Lee felt a genuine connection to Pollock as soon as they met. “Usually, whenever I’d talk to someone about issues around drug use or drug addiction, people would get uncomfortable and try to change the subject, or shift the blame onto the addict,” Lee says, “But Dr. Pollock didn’t interrupt me until I was done speaking. Once I finished, he told me he felt the exact same way — and that his work centered on removing the blame on people and instead addressing the underlying issues that are causing people to suffer.”

After hearing what Lee was interested in, Pollock knew that there was a project that would be a perfect fit. When Pollock was trying to access information from the Prescription Drug Monitoring Programs (PDMP), an electronic database used to track controlled substance prescriptions, he ran into roadblocks. The PDMP data is valuable to Pollock’s work, as it can be used to link phenotypes for substance use to individual’s generic data to identify genes that underlie addiction. Because each state records and stores their information differently, with different laws in place for access, obtaining the information he needed was a challenge.

Vivian and Jonathan at the National Institute on Drug Abuse

“Since Vivian was interested in the public policy that relates to drug addiction, this was an opportunity to do some analysis about access to this information,” Pollock says. That analysis involved calling the PDMP managers from each state and familiarizing herself with the laws that determine how the information is accessed. At first, Lee says, working with Pollock was intimidating. “Once I got over that initial fear of working with someone in such a high position in government, Dr. Pollock treated me like a friend. Going to Fieldston definitely helped us understand each other’s values and why we were working on this project in the first place.”

What they found was that getting to the information stored in the PDMP involved navigating a maze of red tape, learning about and understanding the policies and laws for each state, and trying to evaluate information shared in totally different formats. “Some states would only answer yes or no,” Vivian says with a laugh, “while others would send us long paragraphs that referenced contradictory policies.” When asked how it felt trying to interpret the varied responses, Lee had just one word: “Overwhelming.”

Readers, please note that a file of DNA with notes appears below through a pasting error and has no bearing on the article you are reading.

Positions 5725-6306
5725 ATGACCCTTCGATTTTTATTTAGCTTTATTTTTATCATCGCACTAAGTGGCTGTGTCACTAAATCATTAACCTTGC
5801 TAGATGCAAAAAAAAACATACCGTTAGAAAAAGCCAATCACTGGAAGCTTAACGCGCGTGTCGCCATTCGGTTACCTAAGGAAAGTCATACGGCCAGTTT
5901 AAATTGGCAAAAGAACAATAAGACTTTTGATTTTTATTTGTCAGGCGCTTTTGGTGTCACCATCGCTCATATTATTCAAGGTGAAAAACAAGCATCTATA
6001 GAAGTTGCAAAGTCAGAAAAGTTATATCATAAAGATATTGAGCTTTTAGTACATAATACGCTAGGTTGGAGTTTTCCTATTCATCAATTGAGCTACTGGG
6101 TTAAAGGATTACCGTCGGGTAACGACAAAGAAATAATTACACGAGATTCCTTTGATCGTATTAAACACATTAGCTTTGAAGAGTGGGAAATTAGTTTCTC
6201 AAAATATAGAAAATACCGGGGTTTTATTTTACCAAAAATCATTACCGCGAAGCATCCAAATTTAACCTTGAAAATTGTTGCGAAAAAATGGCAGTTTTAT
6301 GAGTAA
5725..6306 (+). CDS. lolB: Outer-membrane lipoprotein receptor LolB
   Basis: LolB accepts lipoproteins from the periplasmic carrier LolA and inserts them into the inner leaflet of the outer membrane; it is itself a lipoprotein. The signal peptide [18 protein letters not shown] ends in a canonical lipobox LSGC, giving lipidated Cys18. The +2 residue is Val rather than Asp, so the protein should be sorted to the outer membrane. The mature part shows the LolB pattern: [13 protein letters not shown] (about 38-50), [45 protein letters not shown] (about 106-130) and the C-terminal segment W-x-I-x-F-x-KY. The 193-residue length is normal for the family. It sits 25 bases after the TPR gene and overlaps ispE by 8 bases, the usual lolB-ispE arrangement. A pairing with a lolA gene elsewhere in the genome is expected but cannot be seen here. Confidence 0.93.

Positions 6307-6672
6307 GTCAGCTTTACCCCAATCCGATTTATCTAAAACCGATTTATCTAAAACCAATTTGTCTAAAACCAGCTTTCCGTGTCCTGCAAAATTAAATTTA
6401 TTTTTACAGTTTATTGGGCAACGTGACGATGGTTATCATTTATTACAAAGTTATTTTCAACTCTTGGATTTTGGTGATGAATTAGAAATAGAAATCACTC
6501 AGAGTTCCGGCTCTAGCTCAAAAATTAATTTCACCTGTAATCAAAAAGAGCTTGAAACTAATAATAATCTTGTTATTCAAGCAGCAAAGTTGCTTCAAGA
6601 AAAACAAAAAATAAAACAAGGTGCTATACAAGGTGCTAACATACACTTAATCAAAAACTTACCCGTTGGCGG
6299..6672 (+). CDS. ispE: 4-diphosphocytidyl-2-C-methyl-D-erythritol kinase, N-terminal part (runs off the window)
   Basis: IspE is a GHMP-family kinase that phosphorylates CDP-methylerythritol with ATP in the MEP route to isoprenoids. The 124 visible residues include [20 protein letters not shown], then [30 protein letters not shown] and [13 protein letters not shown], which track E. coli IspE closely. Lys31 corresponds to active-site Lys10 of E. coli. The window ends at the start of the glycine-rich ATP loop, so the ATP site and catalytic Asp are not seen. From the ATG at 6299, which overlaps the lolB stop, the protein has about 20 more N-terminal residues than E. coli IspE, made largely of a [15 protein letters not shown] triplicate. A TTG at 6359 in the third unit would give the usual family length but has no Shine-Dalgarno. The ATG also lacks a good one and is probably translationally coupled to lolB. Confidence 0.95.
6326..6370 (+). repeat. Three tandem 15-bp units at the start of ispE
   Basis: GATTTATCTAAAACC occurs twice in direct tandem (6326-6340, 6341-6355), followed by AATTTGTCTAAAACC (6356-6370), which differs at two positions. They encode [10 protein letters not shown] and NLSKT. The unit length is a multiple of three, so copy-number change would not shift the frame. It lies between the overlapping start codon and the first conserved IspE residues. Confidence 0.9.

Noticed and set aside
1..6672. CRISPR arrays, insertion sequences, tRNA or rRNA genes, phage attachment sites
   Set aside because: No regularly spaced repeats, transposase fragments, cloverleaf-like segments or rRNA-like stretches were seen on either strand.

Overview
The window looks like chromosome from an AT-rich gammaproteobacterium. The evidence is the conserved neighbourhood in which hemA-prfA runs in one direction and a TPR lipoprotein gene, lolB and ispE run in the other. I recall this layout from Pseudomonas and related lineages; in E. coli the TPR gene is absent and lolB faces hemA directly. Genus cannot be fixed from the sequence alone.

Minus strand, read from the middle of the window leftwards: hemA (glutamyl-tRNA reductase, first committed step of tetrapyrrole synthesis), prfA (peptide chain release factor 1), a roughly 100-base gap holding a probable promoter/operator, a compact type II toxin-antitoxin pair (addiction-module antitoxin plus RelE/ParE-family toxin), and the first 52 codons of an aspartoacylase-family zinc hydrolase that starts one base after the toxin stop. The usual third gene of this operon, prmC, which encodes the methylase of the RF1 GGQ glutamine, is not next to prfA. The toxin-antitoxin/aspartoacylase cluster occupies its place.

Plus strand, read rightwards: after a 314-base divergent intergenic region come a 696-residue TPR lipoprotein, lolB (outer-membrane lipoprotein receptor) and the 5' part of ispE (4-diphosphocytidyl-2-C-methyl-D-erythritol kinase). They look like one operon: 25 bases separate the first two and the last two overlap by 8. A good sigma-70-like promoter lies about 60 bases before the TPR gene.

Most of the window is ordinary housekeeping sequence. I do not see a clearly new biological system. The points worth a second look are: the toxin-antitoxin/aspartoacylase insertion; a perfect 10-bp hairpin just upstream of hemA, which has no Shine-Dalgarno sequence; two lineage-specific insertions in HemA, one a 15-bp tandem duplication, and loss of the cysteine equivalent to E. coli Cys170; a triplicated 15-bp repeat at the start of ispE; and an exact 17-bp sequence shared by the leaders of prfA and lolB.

Using the conclusions reached as part of the project, Lee and Pollock submitted a paper in the Journal of the American Medical Association (JAMA) and, just a month before Lee’s Commencement, it was accepted for publication.

For Himmel, the partnership between Lee and Pollock sums up the value of a Fieldston connection that transcends generations. “Over the years, I’ve seen dozens of these connections help propel alumni forward in their careers. There’s a common bond among Fieldston alumni — they will always go out of their way to help each other.”

This fall, Lee started at Wellesley College, where she is studying political science and biology. Graduating from Fieldston hasn’t spelled an end to her work with Pollock — the two alumni will continue working together on projects while Lee is in college. “I want to keep pursuing my interest in healthcare,” she says, “in a way that will allow me to keep advocating for the things I care about.”

Recently, ECFS was awarded a grant from Association of Clinical Research Organizations (ACRO) to create the Glen de Vries ‘90 Science Research Fellowship and Endowment Program, honoring the late alum and medical science and pharmacology entrepreneur. The fellowship will enable future students in the FSRP to participate in a guaranteed third year of the program with an additional summer research opportunity, be paired with a mentor from ACRO, attend at least one scientific research conference, and present their advanced research findings to a panel each spring. Each Glen de Vries Science Research Fellow will build on the legacy created by de Vries, with lifelong commitment to exploration, questioning, and a desire to make the world a better place through science.